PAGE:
Financial Advisor IQ – More Advisors Move Beyond the Style Box

December 2014

A time-tested way of diversifying a client’s portfolio is to visualize its stocks and mutual funds on a tic-tac-toe board, with market capitalization on the vertical axis and the growth-value continuum on the horizontal. But to many advisors, that way of investing is going the way of the DVD player.“It just doesn’t cut it anymore to simply tell a client that you’ve checked off nine style boxes and poof — here’s a diversified asset-allocation plan,” says Kevin Guth, a New Haven, Conn.-based advisor with Snowden Lane Partners, whose team manages more than $350 million.

Although style boxes haven’t vanished, they’re less dominant in wealth management than they once were, say experts. The nine-box grid, invented by Morningstar in 1992, was born of academic research suggesting market-cap size (small, mid or large) and style (value, blend or growth) are the main drivers of portfolio returns. But plenty of advisors have challenged the approach. And following the financial crisis of 2008-09, new mutual funds have come to market based on fresh research into what fuels returns. Now managers try to isolate factors like market momentum, balance-sheet health and volatility.
“Designing asset-allocation plans around style boxes isn’t totally obsolete, but for today’s advisor they’re not the be-all, end-all solution they once were,” says Karen DeRose, an advisor in Chicago with Lincoln Financial’s wealth-management arm.
Even the way stocks respond to global macroeconomic trends has become a factor in asset allocation. “In today’s interactive and more globally interconnected world, emphasizing demographic trends shaped by a more worldly economy makes a lot of sense,” says DeRose, who manages about $225 million.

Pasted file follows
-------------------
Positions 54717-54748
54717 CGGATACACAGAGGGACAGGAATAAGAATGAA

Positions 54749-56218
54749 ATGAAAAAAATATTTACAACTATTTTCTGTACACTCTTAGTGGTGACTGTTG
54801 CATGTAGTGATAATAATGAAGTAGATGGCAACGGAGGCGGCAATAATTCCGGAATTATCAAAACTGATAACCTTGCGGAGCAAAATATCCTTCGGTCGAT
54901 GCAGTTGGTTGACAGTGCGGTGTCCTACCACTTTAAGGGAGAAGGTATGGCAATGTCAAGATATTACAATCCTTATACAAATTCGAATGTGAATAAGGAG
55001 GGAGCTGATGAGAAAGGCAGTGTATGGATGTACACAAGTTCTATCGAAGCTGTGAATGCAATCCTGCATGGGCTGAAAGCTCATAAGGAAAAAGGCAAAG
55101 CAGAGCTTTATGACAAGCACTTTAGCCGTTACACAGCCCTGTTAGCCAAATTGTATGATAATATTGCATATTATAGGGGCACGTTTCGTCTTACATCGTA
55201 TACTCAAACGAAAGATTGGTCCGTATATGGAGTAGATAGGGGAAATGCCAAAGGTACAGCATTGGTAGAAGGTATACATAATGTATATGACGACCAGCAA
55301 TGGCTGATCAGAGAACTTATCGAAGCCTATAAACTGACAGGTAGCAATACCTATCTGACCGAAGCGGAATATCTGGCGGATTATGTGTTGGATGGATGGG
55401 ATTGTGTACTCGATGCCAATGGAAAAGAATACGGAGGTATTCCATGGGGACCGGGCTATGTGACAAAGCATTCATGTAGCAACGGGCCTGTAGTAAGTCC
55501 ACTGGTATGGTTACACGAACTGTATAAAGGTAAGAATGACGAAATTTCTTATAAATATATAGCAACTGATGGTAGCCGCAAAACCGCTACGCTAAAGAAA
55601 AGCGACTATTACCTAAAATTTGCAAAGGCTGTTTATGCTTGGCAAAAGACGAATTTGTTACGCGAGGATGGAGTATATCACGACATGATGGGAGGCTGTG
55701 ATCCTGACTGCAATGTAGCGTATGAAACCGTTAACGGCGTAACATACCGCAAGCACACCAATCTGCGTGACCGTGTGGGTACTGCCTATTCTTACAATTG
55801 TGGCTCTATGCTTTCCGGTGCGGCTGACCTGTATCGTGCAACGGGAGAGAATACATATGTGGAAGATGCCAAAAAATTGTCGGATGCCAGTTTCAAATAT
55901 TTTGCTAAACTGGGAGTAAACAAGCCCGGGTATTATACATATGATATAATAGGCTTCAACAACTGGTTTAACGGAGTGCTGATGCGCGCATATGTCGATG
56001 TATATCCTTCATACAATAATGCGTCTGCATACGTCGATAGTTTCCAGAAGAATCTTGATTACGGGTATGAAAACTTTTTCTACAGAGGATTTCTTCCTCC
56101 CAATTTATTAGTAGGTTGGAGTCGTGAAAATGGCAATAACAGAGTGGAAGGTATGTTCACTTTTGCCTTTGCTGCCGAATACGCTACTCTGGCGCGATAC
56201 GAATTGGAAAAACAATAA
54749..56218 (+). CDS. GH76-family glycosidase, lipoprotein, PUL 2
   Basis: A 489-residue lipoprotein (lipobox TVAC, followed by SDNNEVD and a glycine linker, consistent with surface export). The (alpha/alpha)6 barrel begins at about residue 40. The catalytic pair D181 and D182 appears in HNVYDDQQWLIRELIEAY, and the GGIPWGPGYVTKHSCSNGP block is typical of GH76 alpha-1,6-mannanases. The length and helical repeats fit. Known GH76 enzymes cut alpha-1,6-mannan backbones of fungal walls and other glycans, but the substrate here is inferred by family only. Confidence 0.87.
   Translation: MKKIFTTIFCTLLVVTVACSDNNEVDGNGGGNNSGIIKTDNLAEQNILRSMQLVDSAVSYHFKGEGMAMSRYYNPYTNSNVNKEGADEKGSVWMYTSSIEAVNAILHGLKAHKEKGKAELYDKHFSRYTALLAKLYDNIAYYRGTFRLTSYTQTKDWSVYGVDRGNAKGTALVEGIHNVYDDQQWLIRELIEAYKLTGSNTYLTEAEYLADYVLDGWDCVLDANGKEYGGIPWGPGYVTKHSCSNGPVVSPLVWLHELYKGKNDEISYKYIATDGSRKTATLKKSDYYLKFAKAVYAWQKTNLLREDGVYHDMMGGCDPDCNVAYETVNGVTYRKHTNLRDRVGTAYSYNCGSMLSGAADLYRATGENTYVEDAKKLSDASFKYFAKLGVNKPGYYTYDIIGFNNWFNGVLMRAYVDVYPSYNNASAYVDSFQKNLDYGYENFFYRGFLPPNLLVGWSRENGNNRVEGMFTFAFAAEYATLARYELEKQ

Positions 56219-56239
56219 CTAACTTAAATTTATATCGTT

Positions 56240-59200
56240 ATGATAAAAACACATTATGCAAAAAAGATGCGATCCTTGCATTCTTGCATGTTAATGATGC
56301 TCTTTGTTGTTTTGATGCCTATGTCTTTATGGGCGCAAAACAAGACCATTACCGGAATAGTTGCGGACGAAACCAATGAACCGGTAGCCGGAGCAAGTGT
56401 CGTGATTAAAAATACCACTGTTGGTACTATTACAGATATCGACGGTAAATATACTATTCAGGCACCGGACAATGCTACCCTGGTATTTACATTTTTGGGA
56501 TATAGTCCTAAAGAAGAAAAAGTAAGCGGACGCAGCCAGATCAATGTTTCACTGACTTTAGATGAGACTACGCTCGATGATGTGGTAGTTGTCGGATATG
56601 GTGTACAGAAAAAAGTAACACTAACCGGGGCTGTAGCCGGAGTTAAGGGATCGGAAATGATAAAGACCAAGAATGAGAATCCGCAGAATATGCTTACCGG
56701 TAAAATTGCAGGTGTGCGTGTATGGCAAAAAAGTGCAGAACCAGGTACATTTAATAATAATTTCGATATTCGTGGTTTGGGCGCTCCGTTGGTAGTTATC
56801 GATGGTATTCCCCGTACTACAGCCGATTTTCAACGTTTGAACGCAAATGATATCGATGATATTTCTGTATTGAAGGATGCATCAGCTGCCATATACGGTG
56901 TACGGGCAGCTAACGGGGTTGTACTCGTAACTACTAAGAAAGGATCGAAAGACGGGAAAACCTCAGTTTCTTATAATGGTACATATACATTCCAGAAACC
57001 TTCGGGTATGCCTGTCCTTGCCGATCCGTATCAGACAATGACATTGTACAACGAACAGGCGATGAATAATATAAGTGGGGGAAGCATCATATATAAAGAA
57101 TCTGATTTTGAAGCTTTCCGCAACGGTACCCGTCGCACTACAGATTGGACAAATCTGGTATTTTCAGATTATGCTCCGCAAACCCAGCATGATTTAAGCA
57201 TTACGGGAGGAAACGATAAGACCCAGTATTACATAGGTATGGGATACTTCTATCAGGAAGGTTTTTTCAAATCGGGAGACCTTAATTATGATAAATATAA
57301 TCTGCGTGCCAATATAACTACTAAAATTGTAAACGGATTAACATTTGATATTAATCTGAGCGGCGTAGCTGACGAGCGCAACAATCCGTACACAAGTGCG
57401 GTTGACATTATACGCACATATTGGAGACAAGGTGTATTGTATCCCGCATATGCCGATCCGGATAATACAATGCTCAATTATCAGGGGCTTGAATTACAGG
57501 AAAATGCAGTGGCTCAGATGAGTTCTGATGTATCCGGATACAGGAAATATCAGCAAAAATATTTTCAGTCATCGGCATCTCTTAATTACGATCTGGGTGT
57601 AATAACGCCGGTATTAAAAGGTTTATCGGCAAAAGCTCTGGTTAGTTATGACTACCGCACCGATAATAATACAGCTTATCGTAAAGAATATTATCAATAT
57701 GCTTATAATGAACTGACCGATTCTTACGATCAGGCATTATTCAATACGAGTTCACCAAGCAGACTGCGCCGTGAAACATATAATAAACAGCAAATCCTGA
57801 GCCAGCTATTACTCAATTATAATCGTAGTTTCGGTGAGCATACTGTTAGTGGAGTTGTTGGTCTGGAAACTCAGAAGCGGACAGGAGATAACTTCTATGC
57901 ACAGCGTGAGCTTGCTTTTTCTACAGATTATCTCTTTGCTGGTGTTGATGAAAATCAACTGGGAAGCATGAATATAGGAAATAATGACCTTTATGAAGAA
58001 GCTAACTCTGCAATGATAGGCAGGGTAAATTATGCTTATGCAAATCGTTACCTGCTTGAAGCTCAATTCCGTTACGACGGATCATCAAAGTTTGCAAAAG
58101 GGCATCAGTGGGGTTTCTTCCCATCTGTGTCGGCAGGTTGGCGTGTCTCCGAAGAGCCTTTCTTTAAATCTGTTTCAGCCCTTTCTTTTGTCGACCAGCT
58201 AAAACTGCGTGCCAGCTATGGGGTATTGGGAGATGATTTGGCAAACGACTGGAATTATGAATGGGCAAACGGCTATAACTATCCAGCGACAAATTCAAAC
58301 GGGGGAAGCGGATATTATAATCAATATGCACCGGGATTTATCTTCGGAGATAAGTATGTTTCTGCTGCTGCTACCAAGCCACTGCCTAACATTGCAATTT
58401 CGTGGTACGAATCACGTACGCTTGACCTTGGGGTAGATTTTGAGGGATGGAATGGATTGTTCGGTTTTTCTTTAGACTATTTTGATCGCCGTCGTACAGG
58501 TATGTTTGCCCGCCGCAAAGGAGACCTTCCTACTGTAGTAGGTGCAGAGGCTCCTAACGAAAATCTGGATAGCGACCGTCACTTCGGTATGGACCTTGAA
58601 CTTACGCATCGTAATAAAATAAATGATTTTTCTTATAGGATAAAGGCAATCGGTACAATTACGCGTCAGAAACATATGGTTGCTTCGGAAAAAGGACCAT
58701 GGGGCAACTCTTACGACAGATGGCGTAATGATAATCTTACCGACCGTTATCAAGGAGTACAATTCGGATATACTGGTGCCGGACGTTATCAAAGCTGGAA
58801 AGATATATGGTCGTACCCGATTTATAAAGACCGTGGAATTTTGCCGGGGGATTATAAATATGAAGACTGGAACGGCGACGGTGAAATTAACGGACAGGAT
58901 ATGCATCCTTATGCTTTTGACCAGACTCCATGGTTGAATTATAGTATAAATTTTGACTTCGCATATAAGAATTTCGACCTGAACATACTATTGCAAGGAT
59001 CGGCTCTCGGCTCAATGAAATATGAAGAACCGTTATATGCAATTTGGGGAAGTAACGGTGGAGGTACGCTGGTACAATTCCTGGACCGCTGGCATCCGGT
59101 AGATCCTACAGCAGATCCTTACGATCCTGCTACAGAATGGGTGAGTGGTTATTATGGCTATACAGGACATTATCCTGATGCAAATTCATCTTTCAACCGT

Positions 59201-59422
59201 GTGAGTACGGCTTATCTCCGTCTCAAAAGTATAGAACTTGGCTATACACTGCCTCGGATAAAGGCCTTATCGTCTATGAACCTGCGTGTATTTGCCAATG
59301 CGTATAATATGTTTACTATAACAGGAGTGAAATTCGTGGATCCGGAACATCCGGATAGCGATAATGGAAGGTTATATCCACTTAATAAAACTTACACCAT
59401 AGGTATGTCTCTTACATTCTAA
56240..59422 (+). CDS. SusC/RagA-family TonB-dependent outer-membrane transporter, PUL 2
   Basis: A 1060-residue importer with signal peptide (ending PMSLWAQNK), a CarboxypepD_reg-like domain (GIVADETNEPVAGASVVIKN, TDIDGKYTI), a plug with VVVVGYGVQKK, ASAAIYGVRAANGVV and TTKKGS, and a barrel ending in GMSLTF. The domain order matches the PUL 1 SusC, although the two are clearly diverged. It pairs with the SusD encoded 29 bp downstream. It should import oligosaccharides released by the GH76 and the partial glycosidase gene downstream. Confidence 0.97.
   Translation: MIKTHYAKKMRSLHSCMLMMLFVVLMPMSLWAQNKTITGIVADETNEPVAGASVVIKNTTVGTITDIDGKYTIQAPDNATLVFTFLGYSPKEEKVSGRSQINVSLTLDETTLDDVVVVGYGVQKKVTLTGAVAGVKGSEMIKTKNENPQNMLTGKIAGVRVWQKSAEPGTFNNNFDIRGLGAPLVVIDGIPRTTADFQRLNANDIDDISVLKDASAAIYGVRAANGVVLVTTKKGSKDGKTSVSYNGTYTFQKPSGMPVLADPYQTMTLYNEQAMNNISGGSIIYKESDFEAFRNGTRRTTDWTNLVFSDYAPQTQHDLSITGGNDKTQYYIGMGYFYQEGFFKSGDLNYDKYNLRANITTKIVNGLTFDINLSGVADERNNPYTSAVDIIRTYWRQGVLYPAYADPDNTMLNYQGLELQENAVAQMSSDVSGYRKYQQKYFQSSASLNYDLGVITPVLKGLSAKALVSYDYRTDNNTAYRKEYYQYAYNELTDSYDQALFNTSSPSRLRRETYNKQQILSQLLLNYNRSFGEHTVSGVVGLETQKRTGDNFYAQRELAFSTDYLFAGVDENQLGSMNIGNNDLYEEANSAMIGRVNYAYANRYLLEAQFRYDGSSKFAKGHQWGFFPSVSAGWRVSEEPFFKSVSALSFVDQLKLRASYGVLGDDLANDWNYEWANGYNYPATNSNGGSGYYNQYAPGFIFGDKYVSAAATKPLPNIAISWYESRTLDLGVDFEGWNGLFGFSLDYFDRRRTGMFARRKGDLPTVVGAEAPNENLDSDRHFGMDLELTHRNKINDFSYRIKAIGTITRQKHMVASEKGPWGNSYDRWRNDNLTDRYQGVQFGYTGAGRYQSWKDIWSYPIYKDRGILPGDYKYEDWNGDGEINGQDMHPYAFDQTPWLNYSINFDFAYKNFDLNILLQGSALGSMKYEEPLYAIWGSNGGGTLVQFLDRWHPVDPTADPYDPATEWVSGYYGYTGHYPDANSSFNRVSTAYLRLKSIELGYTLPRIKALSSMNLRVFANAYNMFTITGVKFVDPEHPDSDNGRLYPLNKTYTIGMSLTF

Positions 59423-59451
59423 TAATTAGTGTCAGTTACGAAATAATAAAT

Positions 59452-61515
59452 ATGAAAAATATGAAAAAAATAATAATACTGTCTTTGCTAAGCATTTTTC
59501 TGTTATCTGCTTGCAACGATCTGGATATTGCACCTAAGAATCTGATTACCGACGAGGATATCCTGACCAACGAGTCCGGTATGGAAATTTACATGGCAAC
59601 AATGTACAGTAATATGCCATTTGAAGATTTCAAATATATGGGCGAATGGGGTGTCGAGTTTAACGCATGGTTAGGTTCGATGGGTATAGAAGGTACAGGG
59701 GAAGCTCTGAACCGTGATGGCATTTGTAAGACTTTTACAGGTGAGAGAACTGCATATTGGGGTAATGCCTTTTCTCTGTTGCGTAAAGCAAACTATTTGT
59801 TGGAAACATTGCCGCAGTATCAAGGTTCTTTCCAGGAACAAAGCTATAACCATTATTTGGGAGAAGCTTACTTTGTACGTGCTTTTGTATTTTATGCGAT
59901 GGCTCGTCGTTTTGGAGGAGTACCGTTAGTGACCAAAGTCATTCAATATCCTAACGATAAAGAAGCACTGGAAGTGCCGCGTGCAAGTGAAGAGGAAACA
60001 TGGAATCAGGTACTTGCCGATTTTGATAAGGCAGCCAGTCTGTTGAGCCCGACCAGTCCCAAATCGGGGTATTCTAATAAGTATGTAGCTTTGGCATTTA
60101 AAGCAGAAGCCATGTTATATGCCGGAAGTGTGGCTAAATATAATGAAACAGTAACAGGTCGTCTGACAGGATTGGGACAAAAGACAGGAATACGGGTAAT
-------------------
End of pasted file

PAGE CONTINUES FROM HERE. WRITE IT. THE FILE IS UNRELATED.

Her portfolio-construction process starts with choosing sectors she feels have legs, given long-term demographic trends like the graying of America and technology’s inexorable advance. So, for example, she’ll make allocations to health care and tech funds.
Not that style isn’t a consideration. A young client with relatively high risk tolerance is more likely to get a substantial weighting in fast-growth small-cap stocks than a conservative client a couple of years from retirement. “Style boxes still help us to narrow our risks,” DeRose says, “but they’re part of a much broader asset-allocation process.”


Snowden Lane’s Guth follows a growing body of data that tracks how fluctuations in market momentum affect different asset classes. In particular, his team watches where big institutional investors are moving money. For example, about a month ago he and his colleagues began noticing large flows into real estate investment trusts. “Since they usually pay out fairly attractive dividends, we’re starting to talk to clients who are interested in generating more income about adding a little more to their positions in REITs,” says Guth.
A shortcoming of style boxes, in his opinion, is their reliance on a relatively small set of valuation measures, such as price-to-book and price-to-earnings. While those top-line ratios are worth monitoring, Guth’s asset-allocation process also takes a company’s balance sheet into account, looking for data points that show management’s success in maintaining profitability and earnings over the long term.
Including such inputs gives a clearer picture of a stock’s true value than plotting it on the style grid, according to Guth. “With all of the new factors to use in constructing long-lasting and robust portfolios,” he says, “we just don’t find the need to look at conventional style boxes much anymore.”
Extra Complexity?
But advisors shouldn’t get too carried away with newfangled asset allocation, warns Jonathan Tunney, founder of Atlas Capital Advisors in San Francisco. His bias is toward small-caps that land on the value side of the box. He does inject some momentum analysis into the process, to avoid “value traps” — stocks that are cheap for good reason and unlikely to recover. But that’s about as New Age as he’ll get.

“In theory, introducing a lot of new factors into the process can help fine-tune your strategy,” says Tunney, whose firm has AUM of $400 million. “But the reality is that you’ve got to stick to some sort of investment discipline, or you’re just going to create a more complicated plan that’s going to be difficult to keep on track and explain to clients.”

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